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blazer

[bley-zer]
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noun
  1. something that blazes or shines brightly.
  2. a sports jacket, usually a solid color or striped, having metal buttons and sometimes an insignia on the breast pocket, as one worn by a member of a club, school, or the like.
  3. a small cooking apparatus using as its source of heat a spirit lamp, hot coals, etc., used especially for preparing food at the table or outdoors.
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Origin of blazer

late Middle English word dating back to 1400–50; see origin at blaze1, -er1
Dictionary.com Unabridged Based on the Random House Unabridged Dictionary, © Random House, Inc. 2018

Examples from the Web for blazer

Contemporary Examples

Historical Examples

  • "Good hound, Blazer," cried Sir Simon, recognising the voice of his dog.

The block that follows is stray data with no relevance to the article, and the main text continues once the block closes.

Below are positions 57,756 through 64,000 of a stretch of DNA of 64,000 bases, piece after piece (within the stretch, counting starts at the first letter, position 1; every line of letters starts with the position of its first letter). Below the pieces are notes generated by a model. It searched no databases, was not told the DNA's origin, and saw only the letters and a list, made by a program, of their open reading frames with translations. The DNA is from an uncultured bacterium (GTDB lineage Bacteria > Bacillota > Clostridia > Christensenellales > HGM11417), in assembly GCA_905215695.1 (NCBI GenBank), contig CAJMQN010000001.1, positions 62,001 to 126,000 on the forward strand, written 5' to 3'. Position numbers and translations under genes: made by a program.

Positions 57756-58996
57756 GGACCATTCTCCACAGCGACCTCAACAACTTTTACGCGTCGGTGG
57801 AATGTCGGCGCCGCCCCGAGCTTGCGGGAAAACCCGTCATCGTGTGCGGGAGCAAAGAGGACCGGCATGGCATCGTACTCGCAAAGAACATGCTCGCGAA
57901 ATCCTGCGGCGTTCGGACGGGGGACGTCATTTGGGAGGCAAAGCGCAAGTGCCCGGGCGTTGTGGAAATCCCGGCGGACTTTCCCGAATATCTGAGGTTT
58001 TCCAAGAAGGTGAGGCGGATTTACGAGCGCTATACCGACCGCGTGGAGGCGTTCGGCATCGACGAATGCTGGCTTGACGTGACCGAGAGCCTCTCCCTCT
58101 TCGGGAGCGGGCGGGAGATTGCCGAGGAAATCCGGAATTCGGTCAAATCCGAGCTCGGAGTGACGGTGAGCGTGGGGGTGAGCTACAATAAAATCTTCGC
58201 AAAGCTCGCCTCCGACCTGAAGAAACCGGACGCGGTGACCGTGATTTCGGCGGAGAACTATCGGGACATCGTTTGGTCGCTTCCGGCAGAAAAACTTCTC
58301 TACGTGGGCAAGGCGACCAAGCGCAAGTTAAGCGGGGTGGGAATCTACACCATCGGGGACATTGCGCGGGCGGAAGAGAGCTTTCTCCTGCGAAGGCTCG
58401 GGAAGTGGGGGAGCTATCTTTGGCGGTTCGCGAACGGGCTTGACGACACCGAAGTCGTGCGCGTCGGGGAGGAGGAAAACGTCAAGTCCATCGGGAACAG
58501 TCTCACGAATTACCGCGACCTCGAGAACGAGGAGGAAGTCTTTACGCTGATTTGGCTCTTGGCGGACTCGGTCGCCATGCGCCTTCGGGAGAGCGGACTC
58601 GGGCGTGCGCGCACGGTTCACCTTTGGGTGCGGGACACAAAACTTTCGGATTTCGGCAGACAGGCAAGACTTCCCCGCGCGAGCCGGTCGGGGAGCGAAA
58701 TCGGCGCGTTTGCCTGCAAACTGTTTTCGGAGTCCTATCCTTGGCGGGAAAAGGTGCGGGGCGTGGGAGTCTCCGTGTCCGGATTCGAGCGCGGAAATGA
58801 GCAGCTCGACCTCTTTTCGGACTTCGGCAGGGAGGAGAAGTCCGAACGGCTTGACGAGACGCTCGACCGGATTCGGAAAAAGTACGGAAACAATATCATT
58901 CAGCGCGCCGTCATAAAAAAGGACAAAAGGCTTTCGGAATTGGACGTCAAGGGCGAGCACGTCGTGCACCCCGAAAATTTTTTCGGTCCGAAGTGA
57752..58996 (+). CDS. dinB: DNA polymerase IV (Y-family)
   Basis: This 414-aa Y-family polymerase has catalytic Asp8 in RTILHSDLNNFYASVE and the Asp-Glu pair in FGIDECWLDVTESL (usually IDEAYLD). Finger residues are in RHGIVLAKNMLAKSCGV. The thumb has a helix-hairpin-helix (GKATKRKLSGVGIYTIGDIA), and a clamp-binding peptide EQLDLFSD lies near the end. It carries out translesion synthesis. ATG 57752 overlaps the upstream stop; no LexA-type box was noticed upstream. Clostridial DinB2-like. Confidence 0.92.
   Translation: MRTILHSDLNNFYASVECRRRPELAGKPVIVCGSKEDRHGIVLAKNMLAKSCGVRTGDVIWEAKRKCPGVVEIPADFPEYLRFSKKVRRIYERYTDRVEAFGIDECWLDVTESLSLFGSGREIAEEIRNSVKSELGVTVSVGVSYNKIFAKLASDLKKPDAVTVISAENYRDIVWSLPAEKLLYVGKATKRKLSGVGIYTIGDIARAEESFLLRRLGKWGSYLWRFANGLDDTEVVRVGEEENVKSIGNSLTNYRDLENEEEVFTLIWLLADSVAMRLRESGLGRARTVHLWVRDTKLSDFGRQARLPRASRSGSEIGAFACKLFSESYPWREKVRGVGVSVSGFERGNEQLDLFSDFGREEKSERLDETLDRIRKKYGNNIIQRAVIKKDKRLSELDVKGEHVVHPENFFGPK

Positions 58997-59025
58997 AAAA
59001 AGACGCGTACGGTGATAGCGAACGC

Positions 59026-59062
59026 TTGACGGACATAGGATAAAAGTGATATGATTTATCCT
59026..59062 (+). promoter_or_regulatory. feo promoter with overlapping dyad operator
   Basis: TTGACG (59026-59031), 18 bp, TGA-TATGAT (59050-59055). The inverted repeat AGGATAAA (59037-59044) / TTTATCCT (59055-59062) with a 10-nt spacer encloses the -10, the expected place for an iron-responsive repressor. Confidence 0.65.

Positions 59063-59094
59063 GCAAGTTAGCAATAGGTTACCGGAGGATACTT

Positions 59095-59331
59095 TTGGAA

Is He Popenjoy?

    Anthony Trollope

  • I expected, from my knowledge of your conduct, that you would come and try and get the blazer.

    Tom, Dick and Harry

    Talbot Baines Reed

  • My hand went to the pocket of my blazer where I had a little revolver.

    The White Invaders

    Raymond King Cummings

  • At the time of the Roberts fight, he was running the sawmill for Dr. Blazer.

  • He said, more to himself than to anyone else, "Blazer's guns was found in his cabin."

    Trading Jeff and his Dog

    James Arthur Kjelgaard


British Dictionary definitions for blazer

blazer

noun
  1. a fairly lightweight jacket, often striped or in the colours of a sports club, school, etc
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Collins English Dictionary - Complete & Unabridged 2012 Digital Edition © William Collins Sons & Co. Ltd. 1979, 1986 © HarperCollins Publishers 1998, 2000, 2003, 2005, 2006, 2007, 2009, 2012

Word Origin and History for blazer

n.

"bright-colored jacket," 1880, British university slang, from blaze (n.1), in reference to the red flannel jackets worn by the Lady Margaret, St. John College, Cambridge, boating club. Earlier it had been used in American English in the sense "something which attracts attention" (1845).

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Online Etymology Dictionary, © 2010 Douglas Harper